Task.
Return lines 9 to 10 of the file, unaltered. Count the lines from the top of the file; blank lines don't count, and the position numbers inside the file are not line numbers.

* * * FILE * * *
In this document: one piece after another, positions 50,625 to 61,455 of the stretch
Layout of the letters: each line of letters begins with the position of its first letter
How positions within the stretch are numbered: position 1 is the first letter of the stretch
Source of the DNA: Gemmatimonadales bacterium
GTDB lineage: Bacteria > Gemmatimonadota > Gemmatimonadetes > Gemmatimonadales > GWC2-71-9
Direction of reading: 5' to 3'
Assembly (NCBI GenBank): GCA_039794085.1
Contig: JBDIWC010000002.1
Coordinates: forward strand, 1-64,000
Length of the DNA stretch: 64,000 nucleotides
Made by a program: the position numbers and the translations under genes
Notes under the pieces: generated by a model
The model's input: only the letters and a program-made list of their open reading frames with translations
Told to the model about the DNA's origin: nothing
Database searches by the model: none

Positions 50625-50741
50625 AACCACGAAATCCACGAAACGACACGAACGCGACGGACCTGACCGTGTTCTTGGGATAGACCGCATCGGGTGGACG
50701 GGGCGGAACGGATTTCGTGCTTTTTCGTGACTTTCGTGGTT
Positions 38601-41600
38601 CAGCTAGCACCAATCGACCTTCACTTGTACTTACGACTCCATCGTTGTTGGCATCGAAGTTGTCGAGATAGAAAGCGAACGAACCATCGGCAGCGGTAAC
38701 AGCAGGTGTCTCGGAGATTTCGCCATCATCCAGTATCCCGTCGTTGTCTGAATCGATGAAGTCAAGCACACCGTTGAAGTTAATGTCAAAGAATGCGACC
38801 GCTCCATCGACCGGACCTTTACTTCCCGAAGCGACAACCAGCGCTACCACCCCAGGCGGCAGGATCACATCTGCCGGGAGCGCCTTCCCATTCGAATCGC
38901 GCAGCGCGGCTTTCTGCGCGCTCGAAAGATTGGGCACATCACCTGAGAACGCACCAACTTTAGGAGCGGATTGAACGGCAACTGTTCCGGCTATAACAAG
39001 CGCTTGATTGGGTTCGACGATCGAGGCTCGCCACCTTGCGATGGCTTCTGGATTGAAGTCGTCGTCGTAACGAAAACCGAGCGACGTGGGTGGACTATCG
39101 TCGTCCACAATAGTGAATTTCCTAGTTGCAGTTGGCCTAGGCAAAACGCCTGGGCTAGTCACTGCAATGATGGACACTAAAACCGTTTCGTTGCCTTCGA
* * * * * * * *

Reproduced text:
Coordinates: forward strand, 1-64,000
Length of the DNA stretch: 64,000 nucleotides